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NSPRI develops cost-effective multipurpose solar dryer

As part of the efforts to reduce monumental post-harvest losses in the agricultural sector, the Nigerian Stored Products Research Institute (NSPRI) has unfolded an improved multi-purpose solar dryer it calls multi-crop dryer.

Dr Olayemi Folorunsho, Head of the Engineering Research of the institute, explained that the solar dryer is made of transparent acrylic polythene materials which are able to generate solar heat capable of drying most of the agricultural perishable crops.

In a report on world production of the crop, tomato is said to be the world’s most plentiful fruit, with more than 130 million tonnes produced every year, mainly in China, India, the United States of America, the European Union and Turkey. These countries account for about 70% of global production, with next to zero wastage as a result of the well developed preservation and processing technologies.

However, Nigeria’s annual tomato harvest is estimated to be around 1.5 million tonnes, out of which about 900,000 tonnes are wasted each year. Conservatively estimated, the country is said to be losing about N28 billion worth of tomatoes annually.

Talking of the advantages of the dryer, Folorunsho said the technology would help in drastically reducing food wastage in the country; would increase the profitability of farmers because they would have more products to sell and they could sell at their desired period; and that after the cost manufacturing, the usage is cost-free because it neither uses diesel nor petrol or gas as power source, making the device the most economical means of preserving food so far.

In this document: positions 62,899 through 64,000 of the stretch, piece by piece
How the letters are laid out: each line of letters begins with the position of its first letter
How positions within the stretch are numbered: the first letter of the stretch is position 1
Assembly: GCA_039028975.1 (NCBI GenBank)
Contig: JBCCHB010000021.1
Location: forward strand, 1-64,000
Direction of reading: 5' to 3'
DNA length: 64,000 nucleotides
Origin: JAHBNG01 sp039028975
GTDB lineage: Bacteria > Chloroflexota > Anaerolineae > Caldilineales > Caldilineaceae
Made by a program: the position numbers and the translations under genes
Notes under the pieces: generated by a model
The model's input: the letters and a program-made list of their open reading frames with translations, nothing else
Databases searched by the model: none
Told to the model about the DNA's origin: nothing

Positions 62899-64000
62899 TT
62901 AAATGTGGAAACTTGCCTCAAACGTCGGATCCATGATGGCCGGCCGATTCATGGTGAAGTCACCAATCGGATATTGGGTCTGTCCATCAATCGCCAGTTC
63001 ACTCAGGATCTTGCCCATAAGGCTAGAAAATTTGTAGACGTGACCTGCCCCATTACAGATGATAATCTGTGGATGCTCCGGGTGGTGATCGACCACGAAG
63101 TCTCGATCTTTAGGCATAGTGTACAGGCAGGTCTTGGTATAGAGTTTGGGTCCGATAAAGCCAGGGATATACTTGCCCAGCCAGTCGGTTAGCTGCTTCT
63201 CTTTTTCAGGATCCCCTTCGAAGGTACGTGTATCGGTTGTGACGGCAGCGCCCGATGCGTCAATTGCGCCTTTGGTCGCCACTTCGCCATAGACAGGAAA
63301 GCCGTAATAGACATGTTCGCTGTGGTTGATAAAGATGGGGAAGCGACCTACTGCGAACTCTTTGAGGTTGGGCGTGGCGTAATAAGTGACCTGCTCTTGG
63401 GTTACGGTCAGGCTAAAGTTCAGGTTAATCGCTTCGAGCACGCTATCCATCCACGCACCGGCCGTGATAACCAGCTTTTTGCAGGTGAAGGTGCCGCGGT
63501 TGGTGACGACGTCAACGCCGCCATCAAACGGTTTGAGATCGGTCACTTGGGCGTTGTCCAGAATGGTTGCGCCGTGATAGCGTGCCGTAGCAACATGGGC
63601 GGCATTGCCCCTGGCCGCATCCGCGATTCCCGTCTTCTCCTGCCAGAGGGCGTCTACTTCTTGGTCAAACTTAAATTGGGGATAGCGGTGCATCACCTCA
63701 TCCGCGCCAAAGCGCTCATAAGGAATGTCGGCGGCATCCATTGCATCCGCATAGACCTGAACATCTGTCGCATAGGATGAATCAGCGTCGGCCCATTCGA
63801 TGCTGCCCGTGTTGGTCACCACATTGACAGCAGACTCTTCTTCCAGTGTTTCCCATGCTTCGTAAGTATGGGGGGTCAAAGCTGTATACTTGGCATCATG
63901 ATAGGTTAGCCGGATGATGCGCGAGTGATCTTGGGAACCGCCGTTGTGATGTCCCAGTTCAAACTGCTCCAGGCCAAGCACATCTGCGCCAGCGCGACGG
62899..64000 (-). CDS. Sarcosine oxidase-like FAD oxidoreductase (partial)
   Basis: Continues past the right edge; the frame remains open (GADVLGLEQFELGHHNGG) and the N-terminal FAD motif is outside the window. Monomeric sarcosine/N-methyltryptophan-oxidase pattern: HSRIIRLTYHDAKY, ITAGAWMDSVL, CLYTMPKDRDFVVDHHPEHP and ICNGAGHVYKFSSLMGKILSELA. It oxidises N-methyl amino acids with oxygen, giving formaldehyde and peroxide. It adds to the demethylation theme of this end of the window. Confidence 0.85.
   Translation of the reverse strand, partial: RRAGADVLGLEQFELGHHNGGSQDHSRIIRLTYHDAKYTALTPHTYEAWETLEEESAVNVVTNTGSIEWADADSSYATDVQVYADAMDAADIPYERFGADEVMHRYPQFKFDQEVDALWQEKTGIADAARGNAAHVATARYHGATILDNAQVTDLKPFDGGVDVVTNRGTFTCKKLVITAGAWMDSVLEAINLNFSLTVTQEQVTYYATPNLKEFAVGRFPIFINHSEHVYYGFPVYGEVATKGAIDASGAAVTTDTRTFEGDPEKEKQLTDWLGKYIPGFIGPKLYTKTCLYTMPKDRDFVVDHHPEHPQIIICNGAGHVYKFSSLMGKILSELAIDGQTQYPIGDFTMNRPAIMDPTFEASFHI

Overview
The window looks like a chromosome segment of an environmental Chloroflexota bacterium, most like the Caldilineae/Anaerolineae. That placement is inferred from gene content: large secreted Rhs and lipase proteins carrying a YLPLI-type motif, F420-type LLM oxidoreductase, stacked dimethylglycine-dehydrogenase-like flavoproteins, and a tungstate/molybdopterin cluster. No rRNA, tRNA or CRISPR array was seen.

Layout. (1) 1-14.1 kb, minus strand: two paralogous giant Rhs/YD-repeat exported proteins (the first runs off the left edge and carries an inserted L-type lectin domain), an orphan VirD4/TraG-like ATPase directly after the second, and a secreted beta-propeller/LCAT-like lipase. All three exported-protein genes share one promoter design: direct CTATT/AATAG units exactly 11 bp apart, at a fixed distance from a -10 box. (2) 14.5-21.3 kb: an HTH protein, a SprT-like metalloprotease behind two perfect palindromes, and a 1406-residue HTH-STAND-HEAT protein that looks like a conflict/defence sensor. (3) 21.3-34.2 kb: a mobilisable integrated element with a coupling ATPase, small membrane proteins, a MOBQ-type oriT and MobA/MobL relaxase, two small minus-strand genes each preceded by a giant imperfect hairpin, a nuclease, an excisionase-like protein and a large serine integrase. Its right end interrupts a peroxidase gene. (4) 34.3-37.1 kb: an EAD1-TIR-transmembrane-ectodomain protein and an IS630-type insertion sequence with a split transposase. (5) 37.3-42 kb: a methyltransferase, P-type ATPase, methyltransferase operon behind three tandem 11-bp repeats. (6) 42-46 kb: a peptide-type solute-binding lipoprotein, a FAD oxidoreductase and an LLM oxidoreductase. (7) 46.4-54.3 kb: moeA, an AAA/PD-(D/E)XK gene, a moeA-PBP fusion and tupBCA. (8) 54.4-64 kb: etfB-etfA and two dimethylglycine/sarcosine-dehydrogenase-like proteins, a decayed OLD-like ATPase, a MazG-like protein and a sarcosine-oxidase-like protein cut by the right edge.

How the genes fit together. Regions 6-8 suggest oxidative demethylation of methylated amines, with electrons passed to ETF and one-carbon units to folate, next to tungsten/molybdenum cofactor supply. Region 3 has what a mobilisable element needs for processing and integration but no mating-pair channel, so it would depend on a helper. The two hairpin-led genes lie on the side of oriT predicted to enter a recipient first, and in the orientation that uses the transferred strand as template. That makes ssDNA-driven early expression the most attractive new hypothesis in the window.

The innovative dryer has two aspirators to suck away moisture (evaporated water) from the dryer. It also has two solar powered fans to circulate heat evenly in the oven, and the insulated floor is built with polyurethane materials to avoid heat escape.

The dimension of the dryer is 24×18 feet, and it is said to have a capacity to contain 80 kilogrammes of raw matters in a batch, depending on the farm product being dried.

Traditional cash crops like fermented cocoa beans and cashew nuts could be dried in the oven, just as cereals, grains, low-fat fish, and leafy vegetables.

Leafy vegetables are dried in about five hours; beans, powdered pap, unripe plantain, carrots, ginger roots and garlic are also perfectly dried in four days. Also among the vegetables the device can dry is okra.

Mango chips, peppers, tomatoes and onions are dried in about three to five days in a very hygienic condition.

Comparatively, the solar dryer is not only more economical but also more environment-friendly than other forms of dryers such as flash dryer, gas dryer or hybrid dryer. The other dryers uses electricity, diesel/kerosene or gas to power the ovum, thereby contributing to one form of environmental pollution or the other, while solar drying system is absolutely renewable and friendly.

Source: The Guardian

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